Brooke Sutherland is a Bloomberg Gadfly columnist covering deals. She previously wrote an M&A column for Bloomberg News.

Optics count in contentious takeover battles. And Tribune Publishing's decision to give its CEO a large relocation deal is not a good look.

Just days after rebuffing a 99 percent premium from suitor Gannett, Tribune disclosed on Thursday that it's going to pay Justin Dearborn $262,000 to move to Los Angeles. I mean, I know those tech folks are driving up the cost of living out in California, but come on. It's also not totally clear why Dearborn needs to move to the more expensive state at all when Tribune HQ is going to remain in Chicago and he's going to ferry back and forth to the Windy City.

Dearborn's relocation package works out at about five times the median yearly U.S. household income. It's about double the typical amount for executives, when looking on an annual basis, according to the Bloomberg Pay Index.  

Tribune supposedly needed cash for its revamp strategy badly enough to dilute its shareholders by selling big chunks of stock, not once but twice. It made entrepreneur Michael Ferro its biggest shareholder and chairman in February (at a 40 percent discount to the $15-a-share Gannett is offering) and then made his billionaire friend Patrick Soon-Shiong the second largest this week -- all in the name of growth investment. So what's Tribune doing throwing this kind of money around?

For the cost of that package, you could recruit a few decent reporters -- or hire back some who've been fired. As Dearborn said on his first-quarter conference call, "content is at the core of everything we do." Contentment for senior execs must run it a close second. On top of that $262,000, Dearborn will have his no doubt plush temporary housing and car rental paid for too.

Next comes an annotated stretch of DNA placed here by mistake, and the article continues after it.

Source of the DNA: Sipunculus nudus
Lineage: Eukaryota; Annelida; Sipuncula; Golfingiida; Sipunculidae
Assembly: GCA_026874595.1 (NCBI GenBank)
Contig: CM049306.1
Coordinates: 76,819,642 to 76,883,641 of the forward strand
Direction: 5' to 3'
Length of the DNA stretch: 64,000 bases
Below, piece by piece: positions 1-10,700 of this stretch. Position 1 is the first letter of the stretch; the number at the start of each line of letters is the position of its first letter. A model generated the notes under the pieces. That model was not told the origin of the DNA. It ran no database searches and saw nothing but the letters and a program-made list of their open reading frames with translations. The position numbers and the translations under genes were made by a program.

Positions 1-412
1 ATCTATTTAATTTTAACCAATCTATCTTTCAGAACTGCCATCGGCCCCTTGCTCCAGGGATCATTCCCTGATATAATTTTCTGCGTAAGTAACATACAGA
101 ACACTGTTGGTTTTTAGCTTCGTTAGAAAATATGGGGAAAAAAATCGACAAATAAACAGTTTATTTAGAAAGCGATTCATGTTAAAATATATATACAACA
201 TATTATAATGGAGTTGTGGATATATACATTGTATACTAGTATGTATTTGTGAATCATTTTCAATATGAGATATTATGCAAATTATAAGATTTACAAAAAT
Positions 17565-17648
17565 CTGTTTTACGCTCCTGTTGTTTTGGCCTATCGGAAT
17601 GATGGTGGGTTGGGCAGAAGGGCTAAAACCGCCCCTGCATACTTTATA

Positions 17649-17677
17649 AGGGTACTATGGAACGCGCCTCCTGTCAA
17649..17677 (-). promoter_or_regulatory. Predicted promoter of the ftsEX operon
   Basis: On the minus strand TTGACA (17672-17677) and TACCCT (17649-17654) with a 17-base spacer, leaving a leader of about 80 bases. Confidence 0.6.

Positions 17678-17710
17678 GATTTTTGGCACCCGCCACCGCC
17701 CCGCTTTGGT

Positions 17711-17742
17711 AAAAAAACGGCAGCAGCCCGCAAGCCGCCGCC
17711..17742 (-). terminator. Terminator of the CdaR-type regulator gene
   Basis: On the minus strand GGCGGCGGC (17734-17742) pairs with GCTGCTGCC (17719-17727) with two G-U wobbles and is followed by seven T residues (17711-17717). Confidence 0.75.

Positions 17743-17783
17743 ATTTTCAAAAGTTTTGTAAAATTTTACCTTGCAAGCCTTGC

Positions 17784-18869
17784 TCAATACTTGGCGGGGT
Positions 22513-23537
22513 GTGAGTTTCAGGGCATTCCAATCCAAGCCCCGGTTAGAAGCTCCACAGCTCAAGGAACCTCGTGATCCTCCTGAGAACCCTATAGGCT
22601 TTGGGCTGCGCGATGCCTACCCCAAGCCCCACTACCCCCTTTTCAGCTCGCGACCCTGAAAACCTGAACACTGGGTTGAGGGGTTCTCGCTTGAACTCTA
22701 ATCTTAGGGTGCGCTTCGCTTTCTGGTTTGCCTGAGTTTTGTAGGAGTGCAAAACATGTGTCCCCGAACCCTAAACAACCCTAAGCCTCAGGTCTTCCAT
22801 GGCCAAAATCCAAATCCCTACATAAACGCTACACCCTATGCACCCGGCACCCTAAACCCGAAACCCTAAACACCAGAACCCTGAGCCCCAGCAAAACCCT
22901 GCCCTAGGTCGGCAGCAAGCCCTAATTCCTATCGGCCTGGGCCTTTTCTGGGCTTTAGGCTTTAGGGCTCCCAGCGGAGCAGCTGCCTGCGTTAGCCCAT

Tribune shares slumped in part because of Dearborn's relocation package.
Source: Bloomberg
Intraday times are displayed in ET.

It's easy to understand why Tribune shareholders Towle and Oaktree Capital (along with Gannett) accuse management of acting in its own self-interest. Tribune did offer Gannett talks, but only if the suitor signed a non-disclosure agreement allowing Tribune to get a look at its books as well. Gannett has cause to hesitate on that, particularly if it stopped it from soliciting shareholder support.

Ferro has also reportedly been talking about making a bid of his own for Gannett instead. It isn't clear exactly how he would afford this. According to Gannett, Ferro told its executives that he'd only sell to them if he gets "a piece of the action" and that he wanted a "significant role" in the combined company and to be the biggest shareholder.

Tribune says his comments were "grossly mis-characterized and taken out of context." It's hard to say for sure what really happened, but someone at Tribune should have realized this out-sized relocation package would just add fuel to the fire. It's hard to argue you're not being self-interested when feathering a new LA nest.

This column does not necessarily reflect the opinion of Bloomberg LP and its owners.

  1. This excludes a couple of outliers for big international moves. 

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Brooke Sutherland in New York at

To contact the editor responsible for this story:
James Boxell at